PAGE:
Human sexuality, the issue is tearing up churches and our society. As I write this, I plan to participate in a discussion of a report on this topic at the Christian Reformed Synod in June. This report has excellent stories that reflect the concerns and issues in real personal terms. It leads us in humble confession and encourages us to learn, listening to those who personally wrestle with their sexuality.
The report speaks to the value of our physical bodies, the goodness of creation and our sexuality, the importance of sexual behavior relationally and spirituality, and the affirmation of singleness, all in the context of our mission. This is good and foundational, but I wonder if it will help us address the hurt in our culture. This report seems more an attempt to justify the current CRC position than to move forward in discussion and compassionate ministry.
THE ETHICAL WHAT
The report takes an ethical, moral, legal approach to texts, focusing on practices and behaviours (the what), rather than on the meaning of the practices (the why). The report addresses a limited set of relevant texts with no reference to the “do not commit adultery” commandment. There is no interaction with texts like Romans 1 and 2 dealing with the issue and our attitude. 1 Corinthians 13, especially verse 14, should be relevant to encourage love and humility.
THE THEOLOGICAL WHY
The interpretation of texts requires the cultural theological context. The very brief exposition of the Levitical passages does not look at how sexual practice was tied to an idolatrous religious perspective and practice. Sex in Canaanite culture was a religious practice to induce the (male) gods to impregnate the (female) earth. The reason sexuality in the Hebrew Scriptures, Jewish polemic, and Paul (Romans 1), is tied with idolatry is because they were tied together in a pagan worldview that practiced cult prostitution. A biblical theological approach asks the question “why?” to get at the meaning within the culture.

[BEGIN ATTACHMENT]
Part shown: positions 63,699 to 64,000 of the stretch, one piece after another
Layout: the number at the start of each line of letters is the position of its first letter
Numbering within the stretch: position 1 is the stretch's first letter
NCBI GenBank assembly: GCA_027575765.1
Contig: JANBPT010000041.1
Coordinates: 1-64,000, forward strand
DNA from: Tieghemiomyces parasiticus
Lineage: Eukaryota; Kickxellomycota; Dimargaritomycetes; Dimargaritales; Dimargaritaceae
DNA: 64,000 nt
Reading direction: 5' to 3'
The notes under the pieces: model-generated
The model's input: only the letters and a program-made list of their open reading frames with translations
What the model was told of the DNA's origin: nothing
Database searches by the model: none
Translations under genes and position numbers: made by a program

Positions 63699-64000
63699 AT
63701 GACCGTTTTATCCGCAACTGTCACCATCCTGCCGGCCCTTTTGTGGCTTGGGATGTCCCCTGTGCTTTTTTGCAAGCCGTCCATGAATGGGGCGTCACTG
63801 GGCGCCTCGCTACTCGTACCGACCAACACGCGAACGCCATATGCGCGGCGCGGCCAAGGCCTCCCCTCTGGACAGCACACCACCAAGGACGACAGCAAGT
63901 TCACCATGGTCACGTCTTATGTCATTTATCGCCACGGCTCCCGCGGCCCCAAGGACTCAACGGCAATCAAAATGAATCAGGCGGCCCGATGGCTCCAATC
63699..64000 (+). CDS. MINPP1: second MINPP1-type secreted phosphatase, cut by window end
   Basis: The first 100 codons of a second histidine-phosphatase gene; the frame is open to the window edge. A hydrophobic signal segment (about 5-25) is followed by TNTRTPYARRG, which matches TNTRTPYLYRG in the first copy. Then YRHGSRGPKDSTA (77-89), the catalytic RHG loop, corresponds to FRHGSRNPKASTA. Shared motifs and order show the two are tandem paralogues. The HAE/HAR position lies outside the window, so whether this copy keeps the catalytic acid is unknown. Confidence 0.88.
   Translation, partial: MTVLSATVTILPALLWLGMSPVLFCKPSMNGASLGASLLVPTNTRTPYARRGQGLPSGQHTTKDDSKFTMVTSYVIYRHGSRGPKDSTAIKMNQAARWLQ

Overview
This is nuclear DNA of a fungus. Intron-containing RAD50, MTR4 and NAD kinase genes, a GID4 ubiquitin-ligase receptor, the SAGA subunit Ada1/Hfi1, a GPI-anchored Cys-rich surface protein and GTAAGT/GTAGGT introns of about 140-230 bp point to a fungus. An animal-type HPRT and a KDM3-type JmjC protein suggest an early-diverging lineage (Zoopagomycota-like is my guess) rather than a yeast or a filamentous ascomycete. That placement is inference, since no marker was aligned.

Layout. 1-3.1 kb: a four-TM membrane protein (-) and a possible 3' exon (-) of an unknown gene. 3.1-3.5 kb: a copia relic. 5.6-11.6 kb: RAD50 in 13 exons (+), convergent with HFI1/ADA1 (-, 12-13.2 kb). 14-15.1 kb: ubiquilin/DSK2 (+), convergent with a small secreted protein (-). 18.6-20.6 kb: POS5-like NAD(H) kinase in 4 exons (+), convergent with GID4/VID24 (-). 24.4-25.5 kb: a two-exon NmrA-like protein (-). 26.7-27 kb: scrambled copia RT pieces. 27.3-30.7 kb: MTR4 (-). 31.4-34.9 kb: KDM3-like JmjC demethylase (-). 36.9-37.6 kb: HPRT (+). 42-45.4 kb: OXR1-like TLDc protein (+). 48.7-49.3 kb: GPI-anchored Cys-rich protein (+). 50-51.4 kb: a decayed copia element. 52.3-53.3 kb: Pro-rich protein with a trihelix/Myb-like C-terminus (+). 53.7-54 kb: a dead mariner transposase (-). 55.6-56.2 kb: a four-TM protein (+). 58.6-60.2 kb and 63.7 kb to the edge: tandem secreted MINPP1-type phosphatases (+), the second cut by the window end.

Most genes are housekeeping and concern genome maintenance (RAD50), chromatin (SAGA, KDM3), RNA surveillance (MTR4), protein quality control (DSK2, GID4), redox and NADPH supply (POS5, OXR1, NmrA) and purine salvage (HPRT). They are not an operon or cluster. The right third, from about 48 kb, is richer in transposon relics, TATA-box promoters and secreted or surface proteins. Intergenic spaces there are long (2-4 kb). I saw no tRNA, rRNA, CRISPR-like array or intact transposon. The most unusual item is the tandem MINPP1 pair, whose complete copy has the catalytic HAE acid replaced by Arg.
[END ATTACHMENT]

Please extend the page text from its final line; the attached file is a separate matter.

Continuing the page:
If we do not take cultural theological context into account, we become legalists tied to possibly inadequate cultural perspectives of the past. We need to wrestle with how the cultures of the past might have had a limited understanding of sexuality. Do they even know of other cultures where sexuality is more fluid or where gender might change in individual development? If we held only to the understanding of the culture of the text, we would not baptize females. Circumcision was for males only because of their understanding of the male seed and lack of understanding of the female egg.
Asking the cultural theological question includes seeking the meaning of sexual acts in our culture today. Are we only animals expressing basic animalistic instincts in sexual actions? Is sexual practice only about personal pleasure? There are good statements in the report about our Christian perspective of sexuality reflecting Christ’s relationship to the church. How does this contrast with our culture and give a greater meaning and purpose to sexual practice?
IDEALS AND EXCEPTIONS
The report glosses over the Biblical exceptions in Deuteronomy and referenced by Jesus. Yes, there is an ideal, but the exceptions have meaning. Can we only impose the ideals, or do we also need exceptions, as we do regarding divorce and remarriage? Is nakedness a creational ideal? Should we impose vegetarianism as a creational norm since Genesis 9’s permission to eat meat is only a concession to our wickedness?
All of us wrestle in our own lives and culture with broken sexuality. In one of God’s greatest gifts, sin shows itself most perversely. How can we go forward loving and accepting those who experience their sexuality as exceptions to the majority? Do we impose rules, or do we discuss purpose and meaning of sexual behaviors? Theological meaning must come before declaring moral practices. Love must come before law.
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